Is there hope for retailers with a heavy bricks and mortar presence? There may just be. In fact, it may just be that reports on the death of retail have been greatly exaggerated.
For one thing, quite a few retailers have announced good holiday results.
The tone at the recent ICR Conference for consumer and retail stocks in Orlando was considerably more optimistic than it was last year. At the conference, it was hard not to notice that some of the retailers who have been proactive about transforming themselves now have a bit of a spring in their step.
Kohl’s was able to update investors on the best holiday season since 2001. Destination XL, a retailer of big and tall men’s apparel, said it was more upbeat than it has been for several years. Sprouts Farmers Markets pre-announced strong holiday results. Build-a-Bear Workshop, after dramatic restructuring, has swung from loss to profit and emerged with a strong balance sheet with no debt.
What has happened? One thing is that the macro environment has improved, and consumers seem more willing to spend than they were even a year ago. Kohl’s CEO Kevin Mansell said that macro tailwinds have certainly helped. We’ve lapped the presidential election, the weather has been good and the consumer seems to have more money in his/her pocket.
But it also turns out that for those who were patient, retail wasn’t dead at all. It was just that there are new rules of engagement. For those who caught on to the new rules early and were willing to play, positive results are starting to show.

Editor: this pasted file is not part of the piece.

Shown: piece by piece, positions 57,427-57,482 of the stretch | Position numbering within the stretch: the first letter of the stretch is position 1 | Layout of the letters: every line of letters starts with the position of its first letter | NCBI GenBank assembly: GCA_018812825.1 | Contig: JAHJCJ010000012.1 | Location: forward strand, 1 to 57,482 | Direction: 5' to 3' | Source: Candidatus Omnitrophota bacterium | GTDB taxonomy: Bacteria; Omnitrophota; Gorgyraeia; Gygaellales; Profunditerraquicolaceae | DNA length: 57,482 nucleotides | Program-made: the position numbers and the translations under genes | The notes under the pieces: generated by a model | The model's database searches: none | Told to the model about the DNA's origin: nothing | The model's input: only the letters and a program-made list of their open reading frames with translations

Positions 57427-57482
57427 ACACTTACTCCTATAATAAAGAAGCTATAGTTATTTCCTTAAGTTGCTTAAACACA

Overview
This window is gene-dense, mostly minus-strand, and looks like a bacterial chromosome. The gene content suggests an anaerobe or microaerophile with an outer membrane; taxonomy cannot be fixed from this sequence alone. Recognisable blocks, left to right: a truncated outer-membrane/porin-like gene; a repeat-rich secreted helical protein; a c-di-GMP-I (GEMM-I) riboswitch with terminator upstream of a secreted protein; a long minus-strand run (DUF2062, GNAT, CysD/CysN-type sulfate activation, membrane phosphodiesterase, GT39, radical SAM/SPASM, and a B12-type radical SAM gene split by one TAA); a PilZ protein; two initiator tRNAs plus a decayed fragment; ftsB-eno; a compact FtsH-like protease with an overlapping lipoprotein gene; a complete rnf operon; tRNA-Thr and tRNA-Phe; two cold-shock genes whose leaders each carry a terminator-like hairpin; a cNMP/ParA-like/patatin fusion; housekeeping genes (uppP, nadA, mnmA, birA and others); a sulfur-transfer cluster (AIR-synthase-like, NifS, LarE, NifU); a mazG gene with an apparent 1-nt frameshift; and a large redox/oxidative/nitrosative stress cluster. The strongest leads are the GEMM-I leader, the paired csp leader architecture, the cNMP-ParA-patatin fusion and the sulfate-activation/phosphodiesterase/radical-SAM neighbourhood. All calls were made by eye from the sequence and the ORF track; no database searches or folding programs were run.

The new rules recognize that customers have smartphones, that Amazon is a frightful force, and that customers are more demanding than ever when it comes to good value and unique experiences. If retailers are to survive and thrive, they need to have meaningful brands and offer either uniquely good value or unique experiences and products that can’t be found elsewhere. It’s not like the old days. Customers demand to be fulfilled and entertained.
Retailers also need strong omni-channel capabilities. That doesn’t just mean selling in-store and online, or combining online ordering with in-store pick-up – capabilities that in themselves can require significant capital investments. Omnichannel also means partnering with third parties to get product to customers however they want it. Some retailers are finally biting the bullet and experimenting with selling on Amazon Prime. Guess, Inc. has a successful partnership with T-mall (owned by Alibaba) in China. Supermarkets like Sprouts are partnering with Instacart to expand their geographic reach.
It seems nearly every retailer has a strategy that involves:
- Improving omnichannel presence and making investments in technology and digital fluency
- Personalization, often through data analytics and loyalty programs
- Creating meaningful customer experiences and reinvigorating merchandising
- Optimizing and diversifying real estate portfolios
- Massively cutting costs, reducing inventory, and improving operational efficiencies
It’s all about execution of course. Some companies are way ahead, while others are lagging. But for those who are coming to the tail end of heavy capital investments in new capabilities, there could be brighter days ahead. The good news for them is that even though it isn’t easy to be a retailer, there is a way forward. Everyone now understands that the world is different. And as Kohl’s CEO Mansell says, retailers can’t be afraid to keep trying new things.